Join the Lab
Undergraduate research opportunities
Interested in gaining research experience to prepare for graduate school? We are looking for hard-working, energetic, detail-oriented undergraduates to join our research team.
Our undergraduate research assistants take part in nearly all aspects of our research. They help recruit participants, collect data, and prepare data for analyses. Advanced undergraduate research assistants may also design their own research projects, run analyses, and prepare their results for presentation at scientific conferences.
Course credit is available (PSY 492). PSY 492 is available for 1, 2, or 3 credit hours. First semester undergraduate research assistants take PSY 492 for 3 credit hours (approx. 10 hours of work per week). Volunteer (i.e., non-credit) positions are available after research assistants have completed one semester of 492.
If you have worked at least one semester in our lab, you also would be eligible to complete a senior research project (PSY 494) or honors thesis (PSY 498/499), provided that you have met all other qualifications.
Want to join us? Complete an online application here:
Information for PhD applicants
What type of applicant is the best fit for our lab?
Applicants whose are interested developmental psychopathology and peer relationships would be a good match. While most successful applicants will have research goals directly in line with the current focus of the lab, it also is possible that an applicant will have a research interest that compliments our existing work and may even take it in a new direction. Generally speaking, successful applicants are excited about research careers in which they can contribute to basic and applied clinical science.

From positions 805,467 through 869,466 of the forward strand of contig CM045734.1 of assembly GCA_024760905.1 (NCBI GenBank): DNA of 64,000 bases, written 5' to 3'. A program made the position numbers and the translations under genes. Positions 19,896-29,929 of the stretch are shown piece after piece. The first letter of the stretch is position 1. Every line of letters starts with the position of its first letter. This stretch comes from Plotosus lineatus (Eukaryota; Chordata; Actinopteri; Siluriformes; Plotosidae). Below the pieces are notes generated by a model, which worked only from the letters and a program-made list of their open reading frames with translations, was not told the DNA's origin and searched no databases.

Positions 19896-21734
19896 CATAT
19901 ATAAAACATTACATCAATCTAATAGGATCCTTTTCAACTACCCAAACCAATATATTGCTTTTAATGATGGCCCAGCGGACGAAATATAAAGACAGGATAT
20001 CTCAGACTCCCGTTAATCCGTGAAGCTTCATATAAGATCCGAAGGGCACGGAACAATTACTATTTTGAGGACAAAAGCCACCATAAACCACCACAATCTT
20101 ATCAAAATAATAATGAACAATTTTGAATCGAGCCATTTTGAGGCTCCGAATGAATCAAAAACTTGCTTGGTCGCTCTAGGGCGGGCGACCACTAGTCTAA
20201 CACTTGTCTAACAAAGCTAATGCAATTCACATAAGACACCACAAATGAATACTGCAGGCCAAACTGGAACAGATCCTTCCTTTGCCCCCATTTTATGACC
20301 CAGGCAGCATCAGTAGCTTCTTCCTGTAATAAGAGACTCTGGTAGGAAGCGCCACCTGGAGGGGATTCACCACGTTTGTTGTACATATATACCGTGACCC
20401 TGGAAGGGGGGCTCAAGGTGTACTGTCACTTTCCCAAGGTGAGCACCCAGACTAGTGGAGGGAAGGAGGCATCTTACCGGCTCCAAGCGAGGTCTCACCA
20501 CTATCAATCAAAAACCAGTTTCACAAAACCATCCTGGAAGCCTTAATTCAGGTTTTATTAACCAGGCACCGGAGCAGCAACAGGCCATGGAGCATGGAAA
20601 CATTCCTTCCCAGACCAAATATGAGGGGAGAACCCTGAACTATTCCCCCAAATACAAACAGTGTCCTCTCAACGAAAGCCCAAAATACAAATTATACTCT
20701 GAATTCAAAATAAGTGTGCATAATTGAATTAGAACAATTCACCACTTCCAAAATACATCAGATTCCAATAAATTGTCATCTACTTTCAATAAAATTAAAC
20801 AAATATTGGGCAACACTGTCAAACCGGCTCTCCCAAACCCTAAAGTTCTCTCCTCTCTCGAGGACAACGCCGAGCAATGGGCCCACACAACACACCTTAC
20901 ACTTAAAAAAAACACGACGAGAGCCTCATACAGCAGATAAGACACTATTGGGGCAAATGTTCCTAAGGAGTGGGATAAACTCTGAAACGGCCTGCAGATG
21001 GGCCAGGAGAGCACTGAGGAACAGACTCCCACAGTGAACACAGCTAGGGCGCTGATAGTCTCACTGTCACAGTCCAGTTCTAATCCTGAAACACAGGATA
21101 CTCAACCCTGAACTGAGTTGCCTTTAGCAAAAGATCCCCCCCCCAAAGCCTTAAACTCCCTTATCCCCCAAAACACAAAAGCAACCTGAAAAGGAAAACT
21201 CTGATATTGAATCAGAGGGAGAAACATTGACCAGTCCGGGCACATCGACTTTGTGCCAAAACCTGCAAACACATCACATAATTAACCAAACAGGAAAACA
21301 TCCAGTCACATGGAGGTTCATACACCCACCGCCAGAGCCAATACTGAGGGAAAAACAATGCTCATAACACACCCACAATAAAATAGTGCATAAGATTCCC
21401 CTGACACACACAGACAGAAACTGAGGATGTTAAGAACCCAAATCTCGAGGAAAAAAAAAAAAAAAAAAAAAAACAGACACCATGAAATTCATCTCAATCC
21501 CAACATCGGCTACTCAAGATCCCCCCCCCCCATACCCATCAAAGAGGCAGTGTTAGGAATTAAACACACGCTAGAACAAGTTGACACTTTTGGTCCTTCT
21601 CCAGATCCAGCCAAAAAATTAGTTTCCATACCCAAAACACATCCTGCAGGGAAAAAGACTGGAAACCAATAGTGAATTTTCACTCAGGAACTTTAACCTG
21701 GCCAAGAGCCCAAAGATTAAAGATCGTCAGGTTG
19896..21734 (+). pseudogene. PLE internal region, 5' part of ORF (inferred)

How can I find out more about the University of Maine?
How can I find out more about applying to clinical psychology graduate programs?
Applicants to doctoral programs in clinical psychology tend to have excellent academic records, good GRE scores, research experience, and a palpable enthusiasm for their future research goals. Check out these resources for more information on the process and programs available:
There also are a series of extremely helpful narratives from Mitchell Prinstein and his graduate students at the University of Chapel Hill. Download “Mitch’s Uncensored Grad School Advice” (Mitchell Prinstein), “Before You Apply” (Casey Calhoun), and “Tips on Applying to Graduate School” (Sophie Choukas-Bradley).